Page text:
There is no distinction here between methods one might want to use with five-year-olds and other, more grown-up and rational ways of resolving disputes. But this is nothing compared with the next example, in which adults (teachers and administrators) are given the circle-time treatment.
In the section called ‘Success in Reform,’ the case study number 3, entitled ‘Better Schools in Helena, Montana – Now, Educators Clamor to Teach There,’ tells of how administrators managed to raise teachers’ pay ‘without costing the district or taxpayers a penny more than they were already spending.’ Such miracles happen, according to the authors, ‘when district administrators and union officials decide to become leaders in the area of salary reform.’
Strangely, for the authors, becoming leaders means having a third party, a ‘consensus guru,’ in charge of negotiations. When the two parties met to discuss, ‘it was unlike any previous negotiation’. The first novelty is that they cannot sit at the bargaining table. ‘There literally wasn’t one. They also didn’t have notes, and they sat in a circle. These were all characteristics of the consensus-based process the board of trustees had suggested and to which the union somewhat skeptically agreed.’ For years, teachers and administrators had started from different positions and negotiated a contract, but now, ‘with the facilitation of the consensus guru who trained the administrative team, negotiators began by talking about their concerns and goals.’
This is how one of the administrators describes the process:
Always under the guidance of the facilitator, our delegates in Montana start the proceedings by talking about ‘their worst fears.’ For most people, apparently, the worst fear is what happened ‘176 miles away, in Billings, where teachers had just broken off bargaining and gone on strike.’ The administrator continues: ‘We all said, “We can’t go there. There has got to be a better way.”’
Having raised a worst case scenario to focus everyone’s mind, since any deal must seem good compared with one’s worst fears, the facilitator asks them to concentrate on what they do want to see happen. Teachers think that the starting salary should be $30,000, which represents a 22% rise. Since there are a lot of veteran teachers on a high scale, this is far too costly. After six days of negotiations, the solution is that teachers’ pay will indeed start at $30,000 and top at $65,000, but the whole deal won’t cost a penny because –surprise, surprise – the district will hire more newly qualified teachers and get rid of the most expensive ones by ‘encouraging some of these people into early retirement’.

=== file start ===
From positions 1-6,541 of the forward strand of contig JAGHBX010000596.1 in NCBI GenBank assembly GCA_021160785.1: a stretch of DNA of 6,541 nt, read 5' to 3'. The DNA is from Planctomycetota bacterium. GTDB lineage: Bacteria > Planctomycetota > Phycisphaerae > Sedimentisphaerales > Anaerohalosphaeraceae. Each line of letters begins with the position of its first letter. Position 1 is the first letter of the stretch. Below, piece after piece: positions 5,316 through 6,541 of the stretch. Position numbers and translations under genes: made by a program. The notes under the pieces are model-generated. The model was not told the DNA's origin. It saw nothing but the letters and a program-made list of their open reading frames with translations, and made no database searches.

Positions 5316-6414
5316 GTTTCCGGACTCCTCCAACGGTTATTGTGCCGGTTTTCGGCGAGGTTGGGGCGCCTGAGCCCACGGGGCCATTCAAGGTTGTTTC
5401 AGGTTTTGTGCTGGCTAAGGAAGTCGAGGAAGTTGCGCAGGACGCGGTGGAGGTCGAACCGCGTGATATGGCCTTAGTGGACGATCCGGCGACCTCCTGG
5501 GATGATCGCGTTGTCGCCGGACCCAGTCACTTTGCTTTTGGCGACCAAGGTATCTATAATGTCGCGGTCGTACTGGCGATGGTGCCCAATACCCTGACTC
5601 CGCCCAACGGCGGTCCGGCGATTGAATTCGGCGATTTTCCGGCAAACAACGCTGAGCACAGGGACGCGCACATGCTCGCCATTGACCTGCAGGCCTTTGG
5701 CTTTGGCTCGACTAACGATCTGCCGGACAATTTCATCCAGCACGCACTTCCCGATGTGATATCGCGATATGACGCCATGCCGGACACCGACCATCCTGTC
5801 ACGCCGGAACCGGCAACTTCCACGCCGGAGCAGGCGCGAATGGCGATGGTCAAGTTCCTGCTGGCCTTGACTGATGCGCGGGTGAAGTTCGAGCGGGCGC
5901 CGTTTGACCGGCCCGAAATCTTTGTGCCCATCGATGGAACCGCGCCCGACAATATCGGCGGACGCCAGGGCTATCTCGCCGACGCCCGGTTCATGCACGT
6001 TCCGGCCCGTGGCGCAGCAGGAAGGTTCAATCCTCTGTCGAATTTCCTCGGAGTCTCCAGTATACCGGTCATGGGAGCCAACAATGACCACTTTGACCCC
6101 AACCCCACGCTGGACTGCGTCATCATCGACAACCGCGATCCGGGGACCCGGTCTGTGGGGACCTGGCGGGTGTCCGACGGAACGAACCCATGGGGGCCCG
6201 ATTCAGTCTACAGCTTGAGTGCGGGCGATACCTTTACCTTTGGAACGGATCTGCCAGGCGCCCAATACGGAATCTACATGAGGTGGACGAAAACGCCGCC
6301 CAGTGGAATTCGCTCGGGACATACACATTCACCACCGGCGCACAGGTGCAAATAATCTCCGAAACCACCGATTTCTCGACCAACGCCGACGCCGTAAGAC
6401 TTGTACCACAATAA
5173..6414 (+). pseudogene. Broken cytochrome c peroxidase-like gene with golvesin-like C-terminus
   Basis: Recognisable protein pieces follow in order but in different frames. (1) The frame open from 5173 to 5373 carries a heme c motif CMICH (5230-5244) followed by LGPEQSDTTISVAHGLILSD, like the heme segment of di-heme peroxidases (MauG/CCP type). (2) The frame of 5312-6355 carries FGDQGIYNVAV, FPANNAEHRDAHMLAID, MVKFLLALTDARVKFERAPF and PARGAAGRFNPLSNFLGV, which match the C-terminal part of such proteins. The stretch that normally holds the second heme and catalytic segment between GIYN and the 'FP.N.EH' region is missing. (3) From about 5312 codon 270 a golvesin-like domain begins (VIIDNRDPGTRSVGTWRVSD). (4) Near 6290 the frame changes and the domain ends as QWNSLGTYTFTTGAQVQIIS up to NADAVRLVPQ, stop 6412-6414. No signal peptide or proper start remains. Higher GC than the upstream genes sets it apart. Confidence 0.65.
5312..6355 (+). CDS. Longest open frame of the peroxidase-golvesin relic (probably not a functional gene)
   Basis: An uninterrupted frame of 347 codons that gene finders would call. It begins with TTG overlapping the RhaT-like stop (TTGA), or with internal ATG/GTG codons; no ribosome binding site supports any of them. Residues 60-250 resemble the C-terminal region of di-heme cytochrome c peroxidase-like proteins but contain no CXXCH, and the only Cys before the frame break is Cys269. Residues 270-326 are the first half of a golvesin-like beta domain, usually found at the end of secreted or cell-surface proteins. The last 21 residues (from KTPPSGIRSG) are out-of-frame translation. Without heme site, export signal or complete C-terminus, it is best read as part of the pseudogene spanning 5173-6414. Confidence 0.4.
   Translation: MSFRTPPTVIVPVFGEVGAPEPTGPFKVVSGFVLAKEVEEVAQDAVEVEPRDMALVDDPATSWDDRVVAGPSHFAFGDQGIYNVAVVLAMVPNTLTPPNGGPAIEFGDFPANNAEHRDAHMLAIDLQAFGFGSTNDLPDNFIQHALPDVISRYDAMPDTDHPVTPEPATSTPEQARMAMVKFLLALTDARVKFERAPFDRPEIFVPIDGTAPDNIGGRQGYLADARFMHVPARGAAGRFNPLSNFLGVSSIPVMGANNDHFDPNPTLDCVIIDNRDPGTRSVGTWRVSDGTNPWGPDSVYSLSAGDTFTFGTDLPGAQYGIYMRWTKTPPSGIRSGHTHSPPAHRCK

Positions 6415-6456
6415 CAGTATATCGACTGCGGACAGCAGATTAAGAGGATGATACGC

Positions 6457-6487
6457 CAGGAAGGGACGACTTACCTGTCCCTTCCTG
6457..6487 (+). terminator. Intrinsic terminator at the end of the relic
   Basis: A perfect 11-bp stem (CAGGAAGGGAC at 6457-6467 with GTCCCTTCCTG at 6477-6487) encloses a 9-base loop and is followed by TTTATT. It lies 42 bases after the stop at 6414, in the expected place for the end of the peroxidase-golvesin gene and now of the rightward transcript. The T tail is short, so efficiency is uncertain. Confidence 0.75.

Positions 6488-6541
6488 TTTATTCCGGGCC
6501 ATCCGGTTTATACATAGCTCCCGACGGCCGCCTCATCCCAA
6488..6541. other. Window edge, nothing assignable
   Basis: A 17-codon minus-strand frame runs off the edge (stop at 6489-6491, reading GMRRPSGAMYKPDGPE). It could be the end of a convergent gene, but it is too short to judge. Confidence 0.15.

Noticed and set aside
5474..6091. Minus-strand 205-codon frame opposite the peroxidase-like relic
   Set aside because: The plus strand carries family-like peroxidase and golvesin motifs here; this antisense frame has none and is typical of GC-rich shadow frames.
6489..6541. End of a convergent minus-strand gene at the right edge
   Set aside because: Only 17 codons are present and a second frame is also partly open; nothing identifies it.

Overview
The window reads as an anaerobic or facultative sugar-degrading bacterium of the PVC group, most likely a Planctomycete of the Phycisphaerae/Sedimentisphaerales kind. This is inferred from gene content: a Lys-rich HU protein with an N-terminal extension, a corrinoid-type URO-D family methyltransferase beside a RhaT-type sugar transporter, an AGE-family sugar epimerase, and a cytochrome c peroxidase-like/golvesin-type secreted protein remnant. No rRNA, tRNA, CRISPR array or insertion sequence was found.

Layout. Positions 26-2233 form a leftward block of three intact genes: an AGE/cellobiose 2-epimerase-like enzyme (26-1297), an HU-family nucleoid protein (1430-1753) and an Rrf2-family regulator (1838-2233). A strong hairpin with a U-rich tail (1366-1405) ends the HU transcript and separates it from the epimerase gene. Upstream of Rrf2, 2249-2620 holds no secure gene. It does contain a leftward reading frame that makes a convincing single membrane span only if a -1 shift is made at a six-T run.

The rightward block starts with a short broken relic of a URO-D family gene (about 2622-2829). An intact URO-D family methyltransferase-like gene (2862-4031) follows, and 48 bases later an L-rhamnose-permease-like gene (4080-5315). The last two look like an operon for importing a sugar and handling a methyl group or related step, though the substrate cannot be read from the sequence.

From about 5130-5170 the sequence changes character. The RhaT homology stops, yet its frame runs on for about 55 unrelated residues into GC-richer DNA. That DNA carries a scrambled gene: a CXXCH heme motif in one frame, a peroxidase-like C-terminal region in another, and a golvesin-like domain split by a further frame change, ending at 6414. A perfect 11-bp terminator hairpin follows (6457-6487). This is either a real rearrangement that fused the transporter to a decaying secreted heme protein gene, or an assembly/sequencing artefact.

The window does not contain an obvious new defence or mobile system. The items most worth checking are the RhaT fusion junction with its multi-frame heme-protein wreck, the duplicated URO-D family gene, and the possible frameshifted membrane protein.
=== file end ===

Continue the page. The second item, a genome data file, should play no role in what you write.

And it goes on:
While the authors portray themselves as great champions of teachers, they don’t seem to have many qualms about effectively firing people who have served the profession all their lives as soon as they are deemed too expensive. The needs of the ‘community’ and care for the children and the vulnerable are often used to lend a caring face to the most ruthless behaviour. While in other parts of the book the authors seem to value teachers’ experience, here they ignore it in favour of ‘efficiency’.
But the main point is not that the administrators are using psychotherapeutic techniques to twist teachers’ arms and ease through an unfavourable pay deal. The worst thing about the whole process is that, from the moment third-party guidance is accepted, everyone, even the administrators, renounce their own responsibility, their roles as public actors embodying society’s wider interests, to become private, diminished citizens. When delegates are deprived of the table, they are symbolically deprived of their public role, their autonomy and their right to exercise judgment and make decisions affecting our common world, and they are invited to behave accordingly.